As you might guess I am a bit biased when I say that Drupal is the best of the two, and maybe that is because we are slightly more experienced developing sites in Drupal. With that said, we are also very good at making custom websites using Wordpress, and in some instances Wordpress may have the advantage over Drupal.
As time goes on they are becoming more similar, but there are still some very significant differences that we can discuss.
First off, Wordpress calls their add-ons "Plugins" and Drupal calls them "Modules." These are the add-ons that programmers make and release through the Drupal or WordPress community. They extend both the Drupal Core and Wordpress Core to add additional features, and they do this without editing the core directly. This is important: editing the core for Wordpress or Drupal is not advised because when you update the software you will overwrite the edits and your site WILL break.
- They are both content management systems
- They are both Open Source projects which means that you can use them for free under the GPLv2 license
- They both can do Ecommerce
- They both can be used for blogging
- And they are both relatively easy to use for content creation
Pros - Wordpress is easy to use, and fairly easy to setup. There are a ton of free or very low cost themes available and with over 15,000 plug-ins available most features have already been built. The trick is to find the right combination of plug-ins to complete the task necessary.
Cons - Wordpress can be more difficult to customize, and since the Wordpress core gets updated very frequently you might run into a situation where the core update breaks your site due to an incompatibility with one of the plug-ins you have chosen. Another limitation is the flexibility you have in formatting content. If you do use WordPress, try to select the most popular plug-ins. Then, even with frequent updates, your site should be fine.
Pros - Drupal is more of a development framework and with Drupal 8 on the way it is becoming more so every day. What this means is that Drupal can do just about everything from blogging to integration with 3rd party apps such as Quick Books, Salon Booker, and Flickr to name a few. When set up correctly Drupal is easy to use as a content creation tool, and it also has the ability to integrate Ecommerce.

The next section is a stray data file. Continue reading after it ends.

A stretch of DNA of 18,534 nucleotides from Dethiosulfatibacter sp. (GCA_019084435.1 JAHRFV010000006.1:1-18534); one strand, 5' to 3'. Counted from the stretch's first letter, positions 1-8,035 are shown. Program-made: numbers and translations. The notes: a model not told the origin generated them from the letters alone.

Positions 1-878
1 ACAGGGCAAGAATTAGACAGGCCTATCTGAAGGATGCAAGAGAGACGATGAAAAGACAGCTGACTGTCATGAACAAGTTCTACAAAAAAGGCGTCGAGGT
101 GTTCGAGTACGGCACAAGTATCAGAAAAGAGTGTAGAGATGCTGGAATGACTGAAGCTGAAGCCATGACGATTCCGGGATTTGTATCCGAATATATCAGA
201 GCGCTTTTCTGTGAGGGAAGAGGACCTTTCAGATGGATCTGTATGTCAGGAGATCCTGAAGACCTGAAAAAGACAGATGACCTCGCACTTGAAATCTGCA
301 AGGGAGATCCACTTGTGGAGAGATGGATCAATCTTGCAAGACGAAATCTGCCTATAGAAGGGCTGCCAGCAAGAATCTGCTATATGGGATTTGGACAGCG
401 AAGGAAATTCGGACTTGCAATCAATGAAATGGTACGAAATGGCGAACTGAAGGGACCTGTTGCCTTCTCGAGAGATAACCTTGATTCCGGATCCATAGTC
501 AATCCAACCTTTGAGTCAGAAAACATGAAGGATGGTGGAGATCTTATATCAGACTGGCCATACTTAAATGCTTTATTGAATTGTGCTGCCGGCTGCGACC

If a CRM is something you need, there is CIVICRM that integrates directly with Drupal. It allows you to track leads, send HTML email campaigns, and manage donors and sales.
Bottom Line - Drupal is preferable for more complex sites with a more complex workflow and page layout.
Cons - The biggest downside for Drupal is the need for an experienced developer to setup the system and create the theme for your site. A typical Drupal site takes quite a bit of planning and experience to create a successful project. But when done right Drupal site owners are very happy.
So what do I choose for my website project? The real answer is "content is king," and having a good idea of what you want your website to do now and for the next 2-3 years will be very helpful in deciding on the most appropriate technology. If all you are ever going to need is an online brochure with very minimal third party integration (with the exception of social media) and you plan on adding a ton of articles or want to blog, then WordPress is probably the best option.
On the other hand, if you plan on adding in E-commerce, or another more complex third-party app such as an accounting package, then I would say you might want to seriously consider Drupal.
If you have any questions, contact us. We can help you make the right decision.